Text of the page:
7th IAS Conference on HIV Pathogenesis, Treatment and Prevention (IAS 2013)


WEWS01 Breaking Through Stigma: The Missing Component in Biomedical Prevention Efforts
  Professional Development Workshop
Venue: Mini Room 4
Time: 03.07.2013, 11:00 - 12:30
Co-Facilitators: Beena Thomas, India
Ron Stall, United States
Level: Advanced
Target audience: Other health care worker / social services provider, Researcher, Policy specialist
Seating limits: 80
Many countries in Asia are facing concentrated epidemics amongst key at risk populations including men who have sex with men, female sex workers, transgenders, and people who use drugs. Providing HIV prevention and treatment services to them are hampered because stigma makes people difficult to reach. New methods to reach such hidden populations are being tried and strategies are being developed to combat stigma both at the community level and the policy level. The workshop will provide a timely platform to share views, experiences and research findings on the many ways in which stigma affects the HIV response, personal and social factors that can attenuate stigma experiences, and promising approaches to curb it. An international panel will give brief introductory presentations. Time will be reserved for a facilitated dicussion between panelists and participants.

11:00
WEWS0101
Introduction
R. Stall, United States

11:05
WEWS0102
Overcoming stigma: an individual struggle
R. Samuel, Malaysia

11:20
WEWS0103
Powerpoint
Influence of HIV-related and Sexual Minority Stigma on Mental Health and Sexual Risk Behaviors of MSM and Transgender people in India
V. Chakrapani, India

11:35
WEWS0104
Powerpoint
Socially constructed exclusion: understanding and mitigating the pervasive influences of HIV-related stigma
J. De Wit, Australia

11:50
WEWS0105
Powerpoint
Reducing HIV-related stigma among key populations: global lessons and key questions for biomedical prevention efforts
M. Das, India

12:05
WEWS0106
Moderated discussion

12:25
WEWS0107
Powerpoint
Closing remarks
B. Thomas, India

Powerpoints presentations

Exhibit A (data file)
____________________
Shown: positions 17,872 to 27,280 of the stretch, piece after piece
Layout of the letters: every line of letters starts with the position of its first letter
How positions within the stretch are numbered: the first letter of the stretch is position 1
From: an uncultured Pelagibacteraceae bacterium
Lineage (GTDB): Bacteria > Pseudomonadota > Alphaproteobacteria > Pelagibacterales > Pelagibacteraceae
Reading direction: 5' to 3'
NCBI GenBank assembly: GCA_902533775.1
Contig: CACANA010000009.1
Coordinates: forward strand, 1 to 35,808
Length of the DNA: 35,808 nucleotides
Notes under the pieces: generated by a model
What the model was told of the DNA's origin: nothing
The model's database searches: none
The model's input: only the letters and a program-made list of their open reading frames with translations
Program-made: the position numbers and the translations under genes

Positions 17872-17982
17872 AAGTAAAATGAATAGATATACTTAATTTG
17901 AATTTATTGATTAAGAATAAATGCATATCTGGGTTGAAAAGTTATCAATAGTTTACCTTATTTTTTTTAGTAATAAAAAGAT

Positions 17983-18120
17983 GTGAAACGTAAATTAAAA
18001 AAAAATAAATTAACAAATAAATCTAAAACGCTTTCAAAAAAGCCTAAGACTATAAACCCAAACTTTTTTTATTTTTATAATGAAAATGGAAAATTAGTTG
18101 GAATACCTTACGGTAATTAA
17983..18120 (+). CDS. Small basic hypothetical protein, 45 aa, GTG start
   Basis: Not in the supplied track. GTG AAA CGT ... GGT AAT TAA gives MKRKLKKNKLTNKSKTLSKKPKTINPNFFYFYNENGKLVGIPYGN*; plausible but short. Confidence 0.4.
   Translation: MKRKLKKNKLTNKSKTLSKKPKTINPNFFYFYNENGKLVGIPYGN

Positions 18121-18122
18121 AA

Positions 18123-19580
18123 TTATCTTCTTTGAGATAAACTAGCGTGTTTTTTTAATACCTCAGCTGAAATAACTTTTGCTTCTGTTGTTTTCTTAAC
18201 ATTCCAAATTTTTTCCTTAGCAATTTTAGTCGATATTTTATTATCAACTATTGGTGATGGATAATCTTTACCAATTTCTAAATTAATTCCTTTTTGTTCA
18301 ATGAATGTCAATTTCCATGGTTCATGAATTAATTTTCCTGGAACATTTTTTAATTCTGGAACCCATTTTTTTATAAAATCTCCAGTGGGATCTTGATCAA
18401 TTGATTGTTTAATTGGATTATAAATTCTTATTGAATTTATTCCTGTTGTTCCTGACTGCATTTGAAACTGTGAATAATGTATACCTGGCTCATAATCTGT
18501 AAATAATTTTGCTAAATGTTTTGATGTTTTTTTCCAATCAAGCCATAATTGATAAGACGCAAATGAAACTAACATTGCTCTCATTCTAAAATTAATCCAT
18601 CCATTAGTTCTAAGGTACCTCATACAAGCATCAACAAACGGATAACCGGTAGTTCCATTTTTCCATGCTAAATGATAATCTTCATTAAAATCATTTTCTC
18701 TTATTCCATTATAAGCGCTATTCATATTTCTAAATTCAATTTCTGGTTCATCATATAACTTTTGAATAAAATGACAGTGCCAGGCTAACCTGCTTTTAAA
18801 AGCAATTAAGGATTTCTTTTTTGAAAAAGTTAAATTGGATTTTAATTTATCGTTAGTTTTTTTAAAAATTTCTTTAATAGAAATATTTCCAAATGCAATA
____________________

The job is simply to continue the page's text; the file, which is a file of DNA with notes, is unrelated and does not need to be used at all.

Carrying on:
Influence of HIV-related and Sexual Minority Stigma on Mental Health and Sexual Risk Behaviors of MSM and Transgender people in India - Venkatesan Chakrapani

Socially constructed exclusion: understanding and mitigating the pervasive influences of HIV-related stigma - John B.F. De Wit

Reducing HIV-related stigma among key populations: global lessons and key questions for biomedical prevention efforts - Madhumita Das

Closing remarks - Beena Thomas



Rapporteur report

Community Advisory Group report by Martin Choo


Pastor Danaraj from Malaysia has been a injection drug user and been incarcerated in the prison system over 15 years. He shared his life as a person living with HIV and his subsequent journey to become a pastor. Looking back retrospectively, he found that stigma was forming in his life while he was still an addict, and while he spent 15 years in and out of prison.  He suffered from really low self-esteem and tended to mix with people in similar situations. It is only with perseverance and the desire to get out of the rut that he managed to break free. With support from his doctor, Adeeba Kamarulzaman, he began to believe he couldlive like a normal human being without HIV constantly hanging over him. While he is still dealing with stigma – as an ex-con and ex-addict – he believes that stigma can only affect you if you allow it to. Pastor Danaraj is sanguine, “…the only way I could get out of stigma is… to do normal stuff. You work through the atrocities [of life in the margins of society] and one of them is stigma… It can kill you, the more you are susceptible to stigma, the more you are vulnerable to it. That’s what society does to someone with a torrid past... There is bound to be baggage when you are coming out of prison after many years.” 

John De Wit reflected Pastor Danaraj’s experience with his own experience of stigma as recent as 3 weeks ago. According to John, reducing stigma and fighting discrimination are essential in the HIV response. There is a powerful effect of stigma in the health and wellbeing of people affected. We need to strengthen our evidence base, in particular local research that can help us advocate at the local level and across social settings. We need much better measures of stigma and to know the gaps. We need to investigate the experience and expression of stigma in relation to the felt and perceived stigma. Stigma hinges on very basic psychological processes that we all have. Research reveals that stigma is experienced even in relation to collecting and taking HIV medication. The more important HIV was to the individual’s self-identity, the more negative the reported experiences and impact. For a nuanced responseto the epidemic, it will be important therefore to acknowledge and learn fromthe stories of stigma among people living with HIV. 




   

    The organizers reserve the right to amend the programme.